Sarah Neufeld / Eartheater Fox Cabaret, Vancouver BC, March 26
Published Mar 27, 2016This was almost a hometown album release party for Sarah Neufeld. The famed violinist for Arcade Fire was born on Vancouver Island, so she had the support of loved ones on her side as she brought her month-long North American tour in support of her brilliant sophomore solo album, The Ridge, to the Fox Cabaret. Joining Neufeld on this tour was Eartheater from Queens, NY.
Eartheater's Alexandra Drewchin was an imposing figure onstage. Armed with a jagged BC Rich Warlock axe, its translucent red body echoed by the red of her varsity jacket, her black leather pants and platform shoes enhanced the seriousness of her presence, but her set generally explored her sweeter, ambient side of her solo catalogue, presently two albums deep on Hausu Mountain, along with at least one track that she wrote on this tour. There was often a kind of gated guitar effect looped over a sparse, pulsing sequencer, laying the bedrock for her textural guitar melodies and delayed, modulated vocals, an operatic falsetto soprano delivering her surreal lyrics.
Drewchin dared people to come closer for her last song, shedding her jacket as she nearly broke in half backwards with her disjointed, post-modern dance moves. There's something foreign about her music in a supernatural or intergalactic sense, a feeling underlined by her unconventionally whimsical movements. Yet, when she was forced to work out the kinks with the sound guy after her mic cut out early on, she seemed down to earth.
Sarah Neufeld kicked up the energy as soon as she took the stage, performing the whirlwind of "From Our Animal" alone, before being joined by fellow Bell Orchestre member Stefan Schneider. It wasn't surprising to see her shake out her bowing hand after "Chase the Bright and Burning," performed that much brisker live than on record. She was an ostinato cyclone on those fretless strings.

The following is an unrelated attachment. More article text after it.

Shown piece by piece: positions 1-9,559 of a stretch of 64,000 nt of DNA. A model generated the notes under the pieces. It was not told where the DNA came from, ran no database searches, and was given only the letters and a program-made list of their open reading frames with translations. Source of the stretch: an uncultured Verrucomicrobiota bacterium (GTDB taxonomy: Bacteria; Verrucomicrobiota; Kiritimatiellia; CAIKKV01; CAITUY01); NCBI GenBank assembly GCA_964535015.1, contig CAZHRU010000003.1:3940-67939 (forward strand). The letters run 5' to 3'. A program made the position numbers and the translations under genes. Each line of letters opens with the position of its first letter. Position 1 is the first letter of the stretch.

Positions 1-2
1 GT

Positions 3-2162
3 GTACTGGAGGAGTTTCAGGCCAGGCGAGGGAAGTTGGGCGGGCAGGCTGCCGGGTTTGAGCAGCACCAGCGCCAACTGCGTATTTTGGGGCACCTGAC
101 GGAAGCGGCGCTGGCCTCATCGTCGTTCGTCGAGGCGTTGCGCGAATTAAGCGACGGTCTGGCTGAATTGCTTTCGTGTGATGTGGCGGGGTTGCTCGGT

Neufeld's prowess was so overwhelming that it often sounded like she was playing two violins at once, except for when she E. Honda hundred hand slapped the precise fingerpicking of "The Glow," while her voice used mostly for ghostly melodies and texture than as a vessel for lyrics. Schneider kept up with her all the way, though; their chemistry was explosive.
In "A Long Awaited Scar" alone, Schneider played snare and toms with his bare hands, broke out soft mallets and both sides of the brushes, and tossed bells and a tambourine on cymbals, among other methods of extracting different percussive sounds. He put on such a clinic on the skins that one half-expected a kitchen sink to appear in the mix.
Perhaps it was Schneider's presence or inspiration from the homecoming, but there seemed to be much more of a sense of urgency live than heard on the record they were touring. It was surprising to see the crowd remain largely stationary when "The Ridge" took flight, though it did elicit a few woos afterwards. The reserved audience would later do enough to call Neufeld back to the stage for an encore, fittingly bookending the nearly hour-long set with solo violin, before she headed over to the merch booth for some well-deserved hugs and handshakes.